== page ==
Gluten Free Body Builder Wins Third Place in Fitness Helsinki Championship Bikini Competition


Meet my dear friend, Christie.

We have known each other for years, but I have never known her like this.

She continues to amaze me with her non-traditional zest for life. By non-traditional, I am emphasizing that she actually brings her dreams to fruition, no matter how small or large, and has created a world rich with adventure and joy.

As a wonderful role-model exemplifying strength, discipline, love and perseverance to her two young daughters, her adventures continue to take her all over the world. Most recently, she competed in the Fitness Helsinki Championships, International Competition, and won third place in the bikini competition.

Always to return expeditiously to her beautiful girls, she is teaching them to, “Seize the day. Love the life and the body you have been given. Always push the limits to make yourself as strong as you can be – both inside and out.”

Her latest adventure included joining the 100% gluten free community on her quest for body-building fitness, and because of her amazing results, I felt compelled to share.  I asked if she would be interested in participating in an interview for Fine Cooks and she graciously agreed.

She has been gluten free for seven months.  Clearly, there are many other factors regarding nutrition and exercise that earned her the results she received. Eating gluten-free, in and of itself, is not a weight loss program.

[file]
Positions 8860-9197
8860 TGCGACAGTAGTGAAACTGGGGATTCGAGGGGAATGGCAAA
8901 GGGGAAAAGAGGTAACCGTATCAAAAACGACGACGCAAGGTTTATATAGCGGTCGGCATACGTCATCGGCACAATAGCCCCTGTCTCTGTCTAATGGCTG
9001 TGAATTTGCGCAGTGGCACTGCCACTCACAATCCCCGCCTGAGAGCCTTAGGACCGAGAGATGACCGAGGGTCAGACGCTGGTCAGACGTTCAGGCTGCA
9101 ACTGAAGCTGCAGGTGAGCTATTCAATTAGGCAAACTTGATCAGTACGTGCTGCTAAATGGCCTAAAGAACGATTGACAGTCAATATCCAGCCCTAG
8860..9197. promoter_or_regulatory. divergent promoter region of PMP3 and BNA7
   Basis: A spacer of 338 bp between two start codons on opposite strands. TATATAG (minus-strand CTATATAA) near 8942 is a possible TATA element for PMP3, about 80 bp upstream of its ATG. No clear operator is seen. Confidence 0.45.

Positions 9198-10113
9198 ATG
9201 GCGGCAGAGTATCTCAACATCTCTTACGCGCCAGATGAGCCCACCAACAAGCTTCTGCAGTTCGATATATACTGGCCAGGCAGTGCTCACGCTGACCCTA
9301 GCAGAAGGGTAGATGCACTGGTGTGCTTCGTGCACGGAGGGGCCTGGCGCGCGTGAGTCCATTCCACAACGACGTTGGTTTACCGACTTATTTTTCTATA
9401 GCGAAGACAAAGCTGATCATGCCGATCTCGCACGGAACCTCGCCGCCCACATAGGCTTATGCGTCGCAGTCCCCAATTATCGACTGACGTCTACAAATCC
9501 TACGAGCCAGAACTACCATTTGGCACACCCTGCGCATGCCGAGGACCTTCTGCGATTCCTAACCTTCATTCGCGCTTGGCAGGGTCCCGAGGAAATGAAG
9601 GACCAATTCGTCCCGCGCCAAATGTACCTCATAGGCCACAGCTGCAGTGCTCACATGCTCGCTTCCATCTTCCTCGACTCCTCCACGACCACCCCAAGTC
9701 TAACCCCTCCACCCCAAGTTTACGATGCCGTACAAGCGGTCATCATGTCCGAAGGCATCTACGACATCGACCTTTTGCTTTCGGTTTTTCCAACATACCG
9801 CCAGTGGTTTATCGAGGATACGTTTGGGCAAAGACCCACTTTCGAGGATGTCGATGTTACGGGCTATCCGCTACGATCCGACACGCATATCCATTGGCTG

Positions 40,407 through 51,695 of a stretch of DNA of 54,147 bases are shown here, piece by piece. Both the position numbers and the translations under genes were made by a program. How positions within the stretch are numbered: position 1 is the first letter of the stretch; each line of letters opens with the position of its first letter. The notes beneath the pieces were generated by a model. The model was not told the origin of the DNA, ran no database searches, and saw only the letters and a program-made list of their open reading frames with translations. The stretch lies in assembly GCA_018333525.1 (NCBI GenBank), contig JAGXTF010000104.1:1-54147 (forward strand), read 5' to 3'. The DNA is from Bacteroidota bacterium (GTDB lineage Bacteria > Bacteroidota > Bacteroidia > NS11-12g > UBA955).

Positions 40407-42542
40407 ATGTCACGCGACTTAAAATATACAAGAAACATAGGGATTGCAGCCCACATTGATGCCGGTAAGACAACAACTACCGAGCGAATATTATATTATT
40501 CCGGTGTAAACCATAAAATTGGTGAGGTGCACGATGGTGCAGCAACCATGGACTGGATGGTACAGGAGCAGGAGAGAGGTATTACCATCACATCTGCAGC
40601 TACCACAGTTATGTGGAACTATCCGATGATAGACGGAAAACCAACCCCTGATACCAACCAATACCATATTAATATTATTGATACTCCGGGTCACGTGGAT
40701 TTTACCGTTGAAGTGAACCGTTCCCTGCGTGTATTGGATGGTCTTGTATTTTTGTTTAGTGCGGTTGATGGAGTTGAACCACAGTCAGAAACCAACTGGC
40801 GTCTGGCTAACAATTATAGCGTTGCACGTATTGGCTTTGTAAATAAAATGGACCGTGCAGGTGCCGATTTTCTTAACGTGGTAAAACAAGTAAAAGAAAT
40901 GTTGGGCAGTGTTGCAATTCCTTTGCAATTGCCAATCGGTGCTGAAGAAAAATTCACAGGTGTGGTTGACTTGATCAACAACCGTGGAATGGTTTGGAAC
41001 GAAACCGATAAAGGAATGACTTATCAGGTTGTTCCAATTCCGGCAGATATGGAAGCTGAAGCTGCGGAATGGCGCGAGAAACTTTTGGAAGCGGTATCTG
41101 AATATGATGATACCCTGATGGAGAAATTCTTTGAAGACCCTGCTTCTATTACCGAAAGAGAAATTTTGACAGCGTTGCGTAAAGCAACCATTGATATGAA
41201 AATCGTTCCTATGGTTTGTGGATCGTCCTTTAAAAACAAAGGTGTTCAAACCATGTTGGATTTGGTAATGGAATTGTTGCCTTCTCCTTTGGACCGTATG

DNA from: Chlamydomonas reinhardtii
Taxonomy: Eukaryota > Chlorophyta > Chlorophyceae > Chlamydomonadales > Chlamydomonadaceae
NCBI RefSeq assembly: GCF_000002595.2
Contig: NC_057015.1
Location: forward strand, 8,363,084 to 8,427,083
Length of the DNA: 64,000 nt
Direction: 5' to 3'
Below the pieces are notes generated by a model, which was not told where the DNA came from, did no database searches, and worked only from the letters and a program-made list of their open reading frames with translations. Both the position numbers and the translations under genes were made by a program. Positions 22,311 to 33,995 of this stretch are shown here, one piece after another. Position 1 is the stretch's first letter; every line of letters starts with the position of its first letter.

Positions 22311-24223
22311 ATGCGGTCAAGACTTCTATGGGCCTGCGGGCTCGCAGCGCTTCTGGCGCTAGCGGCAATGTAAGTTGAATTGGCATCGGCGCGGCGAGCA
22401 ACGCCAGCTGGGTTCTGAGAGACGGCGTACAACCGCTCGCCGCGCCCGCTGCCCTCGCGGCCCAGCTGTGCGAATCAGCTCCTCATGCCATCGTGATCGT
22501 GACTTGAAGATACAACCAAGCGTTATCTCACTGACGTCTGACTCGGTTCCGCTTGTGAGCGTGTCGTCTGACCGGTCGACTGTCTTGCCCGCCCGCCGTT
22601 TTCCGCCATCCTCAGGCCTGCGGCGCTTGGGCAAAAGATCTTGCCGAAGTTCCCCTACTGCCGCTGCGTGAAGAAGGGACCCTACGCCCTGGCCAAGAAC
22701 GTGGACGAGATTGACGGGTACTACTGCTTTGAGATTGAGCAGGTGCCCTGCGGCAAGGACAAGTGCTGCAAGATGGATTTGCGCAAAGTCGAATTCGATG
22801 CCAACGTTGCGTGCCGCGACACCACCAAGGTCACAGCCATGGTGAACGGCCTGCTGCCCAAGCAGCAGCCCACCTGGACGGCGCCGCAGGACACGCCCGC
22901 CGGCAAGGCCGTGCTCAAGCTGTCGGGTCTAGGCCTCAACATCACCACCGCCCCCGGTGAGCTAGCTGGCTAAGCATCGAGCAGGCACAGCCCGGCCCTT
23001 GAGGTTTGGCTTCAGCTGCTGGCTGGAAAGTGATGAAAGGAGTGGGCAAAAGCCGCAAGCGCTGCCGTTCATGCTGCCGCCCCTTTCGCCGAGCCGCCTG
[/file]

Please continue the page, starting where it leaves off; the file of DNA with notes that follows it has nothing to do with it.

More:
Below is my Q&A with Christie.

1. The before and after pictures are amazing. I understand that they are taken years apart. What kind of shape were you in right before you started body building?

I was thinner, but not a healthy thin.  I practically starved myself.  My metabolism was so slow that if I ate anything, especially sugary foods, I would put on unhealthy fat really easily.  Notice I don’t say “put on weight.” Muscle weight and fat weight are two different things.

2. What was your motivation to become a body builder?

My motivation was initially for other people. After a while I realized that doing it just for me to feel great and like a fine oiled machine was the only way to maintain consistency.  After my first show I slid back to my old self – subsisting 50% on Haagen-Dazs ice cream.  Now I stay in shape for me.  This benefits everyone in my life, but in the end, if I feel personally good, I have won.